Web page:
Working Remote? These Are the Biggest Dos and Don'ts of Video Conferencing As more and more businesses go remote, these are ways to be more effective and efficient on conference calls.
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Update: Since this story originally ran, the worldwide coronavirus outbreak has made video conferencing an essential component to keeping businesses running. This story originally ran in 2017, but the advice is as relevant as ever.
Here are 10 do's and don'ts that I believe elevate the overall experience of a video conference.
Do: Mute your microphone whenever you're not speaking -- even if you're alone in the room. Background noise can be an annoying distraction and stifle any meeting's flow.
Do: Be aware of your video settings. Check if your microphone is muted before delivering a two-minute monologue that no one will hear.
Don't: Position your camera too low, too high or hooked onto a different monitor. Weird camera angles can be very distracting -- and unflattering -- during video conference calls. Make sure your camera is eye level and on the monitor you plan to use for the conference.
Do: Make sure your room is well lit (side lighting is the best). Few things are worse than having a professional meeting while feeling like you're talking to someone in a dungeon. Use natural light from windows or simply turn on the overhead light in the room to brighten up the conference.
Do: Wear appropriate clothing. I know it can be tempting — especially if you work from home — to wear a work shirt and athletic shorts but dress as if you're meeting face to face. You never know if you're going to have to get up suddenly or if your camera might fall. So wear clean, professional clothing for your video calls.
Do: Your wall art or decorations should be work-appropriate and your surroundings clean. If your room looks like a college dorm room after a bender, clean it or find a different room. This also includes your desk! Avoid having multiple coffee mugs, dishes and trash on the surface.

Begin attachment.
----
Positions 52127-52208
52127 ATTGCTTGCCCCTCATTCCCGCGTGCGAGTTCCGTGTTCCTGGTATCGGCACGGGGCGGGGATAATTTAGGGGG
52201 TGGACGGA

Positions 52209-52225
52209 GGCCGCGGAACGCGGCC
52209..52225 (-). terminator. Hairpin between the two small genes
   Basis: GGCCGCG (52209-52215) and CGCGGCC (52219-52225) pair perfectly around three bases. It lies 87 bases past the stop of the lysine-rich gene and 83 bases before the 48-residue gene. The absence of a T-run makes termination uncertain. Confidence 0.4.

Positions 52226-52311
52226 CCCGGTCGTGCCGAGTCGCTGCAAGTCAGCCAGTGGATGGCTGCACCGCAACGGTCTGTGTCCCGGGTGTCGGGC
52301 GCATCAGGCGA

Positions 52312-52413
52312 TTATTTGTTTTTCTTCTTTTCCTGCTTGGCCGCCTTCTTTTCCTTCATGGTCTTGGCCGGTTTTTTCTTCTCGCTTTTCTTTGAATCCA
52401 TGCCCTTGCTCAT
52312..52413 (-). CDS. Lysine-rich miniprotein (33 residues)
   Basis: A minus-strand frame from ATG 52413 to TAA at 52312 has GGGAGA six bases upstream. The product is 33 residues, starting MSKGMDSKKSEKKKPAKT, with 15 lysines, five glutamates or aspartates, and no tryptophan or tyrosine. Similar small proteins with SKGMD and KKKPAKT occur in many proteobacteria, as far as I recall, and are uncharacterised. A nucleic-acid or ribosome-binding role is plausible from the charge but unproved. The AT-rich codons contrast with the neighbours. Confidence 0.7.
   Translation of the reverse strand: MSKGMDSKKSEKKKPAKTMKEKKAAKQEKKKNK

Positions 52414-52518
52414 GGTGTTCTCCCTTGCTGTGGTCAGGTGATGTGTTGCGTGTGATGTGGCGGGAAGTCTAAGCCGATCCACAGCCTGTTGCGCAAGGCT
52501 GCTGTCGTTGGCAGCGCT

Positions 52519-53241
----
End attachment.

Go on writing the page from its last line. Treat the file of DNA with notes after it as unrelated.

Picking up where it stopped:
Do: Test your microphone before you video call, especially if it's an important meeting. Test it by video conferencing your colleague before the meeting. Nothing is worse than trying to share something critical, and not being able to communicate clearly because your audio clarity and volume are poor.
Do: If you're in a group call without video, introduce yourself before you talk. Consider something like "Hi it's Jim, I have a question." While several programs will notify you as to who is talking, conference line numbers will not. Therefore, be polite and introduce yourself.
Don't: Check or read emails or peruse articles while on the video call. This also includes doing additional work beyond the call. It's easy for other participant's to tell if you aren't fully focused and present during the video call.
Do: When you're talking, look into the camera instead of looking at yourself talking on the computer screen. It will help others on the call feel like you're 100 percent engaged and present.
It's important to remember that video conferences are essentially in-person interactions that allow businesses to communicate more effectively.